Theodore Roosevelt Wraps Up Malabar 2015


Story Number: NNS151019-24Release Date: 10/19/2015 1:32:00 PM
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By Mass Communication Specialist Seaman Chad M. Trudeau, USS Theodore Roosevelt (CVN 71) Public Affairs

BAY OF BENGAL (NNS) -- The tri-lateral exercise Malabar came to a close as Indian, Japanese and U.S. naval forces completed training, Oct. 19.

The annual high-end war fighting exercise, which began in 1992, featured maritime patrol and reconnaissance operations, surface and anti-submarine warfare, air defense exercises (ADEX) and visit, board, search and seizure (VBSS) operations.

"Every Malabar we really go one notch up, and I think we've achieved the same thing this time," said Indian Navy Rear Adm. SV Bhokare, flag officer commanding Eastern Fleet. "We have really achieved a high level of interoperability and I'm sure we will do better next time."

At-sea events started with an ADEX involving the aircraft carrier USS Theodore Roosevelt (CVN 71), Carrier Air Wing (CVW) 1, the Ticonderoga-class guided-missile cruiser USS Normandy (CG 60) and the Indian frigate INS Shivalik (F 47).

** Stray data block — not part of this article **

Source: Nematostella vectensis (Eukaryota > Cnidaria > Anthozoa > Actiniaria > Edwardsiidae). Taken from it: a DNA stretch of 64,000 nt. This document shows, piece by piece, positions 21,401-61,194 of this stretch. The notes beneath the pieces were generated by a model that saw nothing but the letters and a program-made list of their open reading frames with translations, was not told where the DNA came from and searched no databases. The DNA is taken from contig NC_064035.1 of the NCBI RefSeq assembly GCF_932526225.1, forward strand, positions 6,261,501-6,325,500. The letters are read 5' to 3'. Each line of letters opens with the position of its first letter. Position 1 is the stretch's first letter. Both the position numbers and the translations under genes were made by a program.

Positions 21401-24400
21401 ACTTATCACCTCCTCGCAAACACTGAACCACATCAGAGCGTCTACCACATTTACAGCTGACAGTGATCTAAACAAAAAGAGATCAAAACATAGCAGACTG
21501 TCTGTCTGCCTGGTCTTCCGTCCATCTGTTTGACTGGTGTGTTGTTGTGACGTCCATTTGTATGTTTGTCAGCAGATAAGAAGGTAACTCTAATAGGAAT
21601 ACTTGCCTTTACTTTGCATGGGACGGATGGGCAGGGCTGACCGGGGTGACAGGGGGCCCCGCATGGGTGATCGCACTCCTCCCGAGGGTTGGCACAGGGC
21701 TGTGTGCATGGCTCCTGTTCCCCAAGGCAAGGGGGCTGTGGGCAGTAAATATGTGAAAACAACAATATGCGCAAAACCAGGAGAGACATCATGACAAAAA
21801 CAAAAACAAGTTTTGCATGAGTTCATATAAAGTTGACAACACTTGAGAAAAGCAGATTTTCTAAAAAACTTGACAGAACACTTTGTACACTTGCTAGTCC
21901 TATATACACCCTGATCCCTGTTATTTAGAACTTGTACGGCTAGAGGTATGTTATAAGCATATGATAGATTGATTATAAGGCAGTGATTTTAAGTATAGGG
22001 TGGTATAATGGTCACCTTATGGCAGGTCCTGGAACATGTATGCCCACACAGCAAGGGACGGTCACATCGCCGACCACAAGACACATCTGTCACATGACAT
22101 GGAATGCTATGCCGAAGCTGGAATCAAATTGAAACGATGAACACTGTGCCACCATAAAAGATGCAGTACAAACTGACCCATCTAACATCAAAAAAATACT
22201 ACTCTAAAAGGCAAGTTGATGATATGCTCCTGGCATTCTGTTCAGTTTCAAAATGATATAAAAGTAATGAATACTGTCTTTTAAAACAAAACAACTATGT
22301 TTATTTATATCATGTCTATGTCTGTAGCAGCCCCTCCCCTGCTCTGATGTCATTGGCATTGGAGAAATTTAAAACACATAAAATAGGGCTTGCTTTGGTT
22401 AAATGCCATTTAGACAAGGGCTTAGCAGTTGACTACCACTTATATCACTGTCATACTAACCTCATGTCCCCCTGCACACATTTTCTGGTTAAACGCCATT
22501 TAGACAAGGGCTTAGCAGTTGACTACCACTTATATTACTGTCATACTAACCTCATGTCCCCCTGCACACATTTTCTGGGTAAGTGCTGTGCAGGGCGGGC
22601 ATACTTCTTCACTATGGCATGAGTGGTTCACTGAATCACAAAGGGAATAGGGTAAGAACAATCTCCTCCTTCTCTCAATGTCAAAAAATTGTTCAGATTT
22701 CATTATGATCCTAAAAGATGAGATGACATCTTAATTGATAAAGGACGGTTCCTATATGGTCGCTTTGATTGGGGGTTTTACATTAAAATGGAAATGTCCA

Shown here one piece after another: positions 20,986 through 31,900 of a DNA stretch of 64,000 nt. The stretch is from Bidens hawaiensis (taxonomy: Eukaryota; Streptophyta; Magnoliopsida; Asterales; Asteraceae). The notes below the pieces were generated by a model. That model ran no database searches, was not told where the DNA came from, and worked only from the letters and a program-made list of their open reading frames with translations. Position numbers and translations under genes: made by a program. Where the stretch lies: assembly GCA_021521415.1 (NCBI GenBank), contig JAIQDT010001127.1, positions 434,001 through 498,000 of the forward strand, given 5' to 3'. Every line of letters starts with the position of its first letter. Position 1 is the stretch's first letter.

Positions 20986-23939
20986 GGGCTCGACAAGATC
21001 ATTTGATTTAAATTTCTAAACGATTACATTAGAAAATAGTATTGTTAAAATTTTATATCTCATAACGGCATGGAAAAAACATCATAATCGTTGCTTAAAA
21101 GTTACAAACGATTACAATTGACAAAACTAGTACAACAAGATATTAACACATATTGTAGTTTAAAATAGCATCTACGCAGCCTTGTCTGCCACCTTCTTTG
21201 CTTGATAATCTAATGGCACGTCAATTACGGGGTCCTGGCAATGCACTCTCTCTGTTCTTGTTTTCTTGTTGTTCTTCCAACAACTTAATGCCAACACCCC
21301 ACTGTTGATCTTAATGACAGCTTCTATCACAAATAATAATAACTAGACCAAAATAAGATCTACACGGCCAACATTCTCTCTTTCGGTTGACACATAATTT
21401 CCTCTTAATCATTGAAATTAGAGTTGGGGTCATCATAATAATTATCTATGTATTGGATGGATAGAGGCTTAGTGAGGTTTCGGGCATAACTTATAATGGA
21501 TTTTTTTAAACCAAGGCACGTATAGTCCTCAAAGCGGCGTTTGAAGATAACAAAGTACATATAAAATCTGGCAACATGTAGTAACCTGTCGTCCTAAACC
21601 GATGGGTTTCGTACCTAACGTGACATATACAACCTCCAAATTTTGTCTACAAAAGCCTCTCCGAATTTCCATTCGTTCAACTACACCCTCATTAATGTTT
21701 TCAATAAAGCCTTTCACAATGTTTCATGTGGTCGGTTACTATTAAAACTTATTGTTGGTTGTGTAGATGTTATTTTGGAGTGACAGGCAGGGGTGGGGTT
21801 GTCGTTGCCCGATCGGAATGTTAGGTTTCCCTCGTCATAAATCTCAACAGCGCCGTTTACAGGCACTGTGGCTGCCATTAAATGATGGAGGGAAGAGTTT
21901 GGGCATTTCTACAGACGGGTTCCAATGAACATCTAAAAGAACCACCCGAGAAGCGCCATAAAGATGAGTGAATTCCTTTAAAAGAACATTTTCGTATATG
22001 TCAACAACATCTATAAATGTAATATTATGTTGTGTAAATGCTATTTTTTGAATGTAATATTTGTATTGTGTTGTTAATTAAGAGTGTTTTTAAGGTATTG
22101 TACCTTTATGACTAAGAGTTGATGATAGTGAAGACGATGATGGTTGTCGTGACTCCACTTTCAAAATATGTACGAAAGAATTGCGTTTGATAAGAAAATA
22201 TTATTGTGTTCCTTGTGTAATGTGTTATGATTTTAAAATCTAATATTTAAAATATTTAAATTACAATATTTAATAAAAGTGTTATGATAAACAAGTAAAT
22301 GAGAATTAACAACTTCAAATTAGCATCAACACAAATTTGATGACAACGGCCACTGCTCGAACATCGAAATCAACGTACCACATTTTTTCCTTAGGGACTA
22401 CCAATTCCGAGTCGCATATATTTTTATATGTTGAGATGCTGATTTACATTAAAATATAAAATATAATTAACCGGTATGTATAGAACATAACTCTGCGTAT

"Exercise Malabar has enabled the Indian Navy, JMSDF [Japanese Maritime Self-Defense Force], and the U.S. Navy to further our interoperability," said Rear Adm. Roy Kelley, commander, Carrier Strike Group (CSG) 12. "This in turn will allow for enhanced support from any one Navy to the next as they operate within and outside their nation's maritime region, enabling a more global presence for all. Presence is important because being there matters. It matters in global businesses, it matters in international relations and it certainly matters in maritime security where our navies ensure the freedom of navigation and flow of commerce."